Crape Myrtle, Lagerstroemia indica, has a long history in the south, and it has been a big hit in gardens ever since it was brought to Charleston in 1786, by the French explorer and botanist André Michaux. He had found it in England, where it rarely blooms because of the cold and wet weather, but it had originally arrived there from China, with early traders, by 1759.
Those original plants have today been replaced by improved forms, resistant to disease and much more prolific with their blooming. Michael Dirr and Joshua Kardos, prominent American plant breeders, set up their company Plant Introductions, Inc. in Watkinsville, Georgia, to create new lines of valuable garden plants. Their Magic series of crape myrtles are all outstanding, and in 2008 they took seeds from plants of an earlier one, the Red Rooster Magic crape myrtle (‘Piilag-III’) and grew many seedlings. Among them they found an outstanding bushy plant, with brilliant red flowers, and they patented it in 2015 with the name ‘PIILAG-VI’. It became the Red Magic™ Crape Myrtle, and it has been released by Bailey Nurseries, as part of their First Editions® new garden plants.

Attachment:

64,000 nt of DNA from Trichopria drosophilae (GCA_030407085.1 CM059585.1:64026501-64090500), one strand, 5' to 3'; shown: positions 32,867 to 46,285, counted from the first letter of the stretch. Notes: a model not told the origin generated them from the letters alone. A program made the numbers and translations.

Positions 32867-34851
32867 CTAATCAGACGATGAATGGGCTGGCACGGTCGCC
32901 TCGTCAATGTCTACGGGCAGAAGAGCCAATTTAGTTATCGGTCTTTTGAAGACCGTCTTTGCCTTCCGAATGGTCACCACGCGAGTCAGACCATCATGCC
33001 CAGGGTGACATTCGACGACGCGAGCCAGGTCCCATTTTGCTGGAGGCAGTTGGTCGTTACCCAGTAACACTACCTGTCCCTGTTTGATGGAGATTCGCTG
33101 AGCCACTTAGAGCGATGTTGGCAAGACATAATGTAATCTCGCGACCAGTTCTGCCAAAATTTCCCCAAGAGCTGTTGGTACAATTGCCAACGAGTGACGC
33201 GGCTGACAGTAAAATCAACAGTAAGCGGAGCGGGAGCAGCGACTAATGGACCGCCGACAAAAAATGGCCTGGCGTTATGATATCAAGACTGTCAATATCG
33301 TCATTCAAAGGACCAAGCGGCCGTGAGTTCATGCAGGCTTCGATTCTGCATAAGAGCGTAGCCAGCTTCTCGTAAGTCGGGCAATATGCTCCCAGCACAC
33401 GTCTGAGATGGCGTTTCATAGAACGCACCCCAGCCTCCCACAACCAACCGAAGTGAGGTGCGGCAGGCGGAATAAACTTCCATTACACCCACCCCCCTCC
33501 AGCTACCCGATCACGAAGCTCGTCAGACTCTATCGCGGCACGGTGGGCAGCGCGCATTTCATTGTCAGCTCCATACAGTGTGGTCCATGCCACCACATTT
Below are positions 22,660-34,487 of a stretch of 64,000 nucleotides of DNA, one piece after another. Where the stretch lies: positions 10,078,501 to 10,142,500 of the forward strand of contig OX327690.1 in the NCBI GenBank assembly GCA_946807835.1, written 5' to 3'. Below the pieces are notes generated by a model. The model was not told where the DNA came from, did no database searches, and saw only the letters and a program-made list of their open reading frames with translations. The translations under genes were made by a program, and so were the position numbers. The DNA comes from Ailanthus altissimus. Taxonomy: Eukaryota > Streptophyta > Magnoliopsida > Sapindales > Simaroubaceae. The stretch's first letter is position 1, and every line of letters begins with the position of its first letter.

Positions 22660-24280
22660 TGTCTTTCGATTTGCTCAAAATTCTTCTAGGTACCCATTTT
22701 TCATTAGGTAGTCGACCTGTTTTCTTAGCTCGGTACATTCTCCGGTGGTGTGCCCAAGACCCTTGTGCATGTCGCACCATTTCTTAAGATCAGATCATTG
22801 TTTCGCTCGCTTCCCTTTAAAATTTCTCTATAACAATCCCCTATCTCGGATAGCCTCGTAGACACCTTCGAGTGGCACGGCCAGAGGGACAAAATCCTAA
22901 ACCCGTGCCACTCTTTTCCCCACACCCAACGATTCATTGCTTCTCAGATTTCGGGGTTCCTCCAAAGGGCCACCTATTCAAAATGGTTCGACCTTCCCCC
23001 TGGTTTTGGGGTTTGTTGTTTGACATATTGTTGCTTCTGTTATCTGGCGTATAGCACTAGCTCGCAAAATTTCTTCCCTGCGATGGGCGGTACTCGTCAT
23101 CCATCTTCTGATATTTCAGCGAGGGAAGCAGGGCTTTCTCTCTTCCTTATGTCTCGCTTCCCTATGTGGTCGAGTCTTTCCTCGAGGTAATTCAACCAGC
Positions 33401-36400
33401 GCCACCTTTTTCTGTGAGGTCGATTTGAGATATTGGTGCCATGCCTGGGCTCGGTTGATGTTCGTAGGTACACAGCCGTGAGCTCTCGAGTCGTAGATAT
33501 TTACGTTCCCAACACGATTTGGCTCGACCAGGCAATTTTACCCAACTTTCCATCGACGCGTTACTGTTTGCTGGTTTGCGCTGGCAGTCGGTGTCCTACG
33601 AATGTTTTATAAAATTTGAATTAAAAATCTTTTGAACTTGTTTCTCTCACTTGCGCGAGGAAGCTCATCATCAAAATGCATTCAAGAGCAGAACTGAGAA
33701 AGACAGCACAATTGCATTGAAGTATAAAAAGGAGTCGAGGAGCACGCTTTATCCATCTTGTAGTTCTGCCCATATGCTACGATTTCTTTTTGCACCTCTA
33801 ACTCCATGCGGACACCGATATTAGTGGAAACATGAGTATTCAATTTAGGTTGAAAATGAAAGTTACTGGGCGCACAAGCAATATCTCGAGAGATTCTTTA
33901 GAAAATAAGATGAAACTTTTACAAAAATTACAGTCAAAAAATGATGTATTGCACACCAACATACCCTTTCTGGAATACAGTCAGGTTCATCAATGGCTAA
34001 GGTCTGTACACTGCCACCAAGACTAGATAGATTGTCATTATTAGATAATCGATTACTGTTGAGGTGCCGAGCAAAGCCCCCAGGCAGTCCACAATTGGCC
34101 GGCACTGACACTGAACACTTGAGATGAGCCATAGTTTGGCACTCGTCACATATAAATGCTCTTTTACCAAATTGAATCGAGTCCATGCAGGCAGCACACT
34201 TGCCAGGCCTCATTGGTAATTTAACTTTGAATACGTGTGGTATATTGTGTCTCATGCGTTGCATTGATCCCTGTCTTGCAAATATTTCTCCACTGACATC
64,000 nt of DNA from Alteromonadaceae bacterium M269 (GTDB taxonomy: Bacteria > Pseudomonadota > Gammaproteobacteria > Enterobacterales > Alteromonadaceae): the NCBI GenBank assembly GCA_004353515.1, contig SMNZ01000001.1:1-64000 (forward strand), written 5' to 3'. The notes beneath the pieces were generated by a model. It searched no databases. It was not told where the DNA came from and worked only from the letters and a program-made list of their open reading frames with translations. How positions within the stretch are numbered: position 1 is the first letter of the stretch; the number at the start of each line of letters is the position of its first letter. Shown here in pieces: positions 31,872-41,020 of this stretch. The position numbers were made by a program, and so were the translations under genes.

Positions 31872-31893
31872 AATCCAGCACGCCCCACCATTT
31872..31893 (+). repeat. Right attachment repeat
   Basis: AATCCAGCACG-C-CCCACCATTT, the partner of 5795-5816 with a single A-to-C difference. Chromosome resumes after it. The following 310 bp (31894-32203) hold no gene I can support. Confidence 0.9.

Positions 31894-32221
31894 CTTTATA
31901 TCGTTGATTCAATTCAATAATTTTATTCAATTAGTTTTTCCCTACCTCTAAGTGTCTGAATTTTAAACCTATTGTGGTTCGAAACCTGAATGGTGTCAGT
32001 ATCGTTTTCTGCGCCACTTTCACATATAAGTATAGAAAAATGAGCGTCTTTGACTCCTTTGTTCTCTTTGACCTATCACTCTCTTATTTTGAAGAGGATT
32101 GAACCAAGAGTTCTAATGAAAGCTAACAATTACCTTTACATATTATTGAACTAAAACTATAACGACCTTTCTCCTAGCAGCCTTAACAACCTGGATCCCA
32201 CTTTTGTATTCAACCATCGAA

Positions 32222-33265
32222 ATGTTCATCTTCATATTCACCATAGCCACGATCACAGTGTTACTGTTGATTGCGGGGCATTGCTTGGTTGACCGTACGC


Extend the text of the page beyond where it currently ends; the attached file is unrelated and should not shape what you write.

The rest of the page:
Bushy, compact crape myrtles have become the ‘new normal’ for these plants, very different from the older tree-like forms. Combining color and dense structure, the Red Magic Crape Myrtle is an assured favorite, and for disease resistance and easy growth it can’t be beaten. Order your plants now, relax and enjoy easy garden color for months and months. Act quickly, though, because our limited supply will soon run out.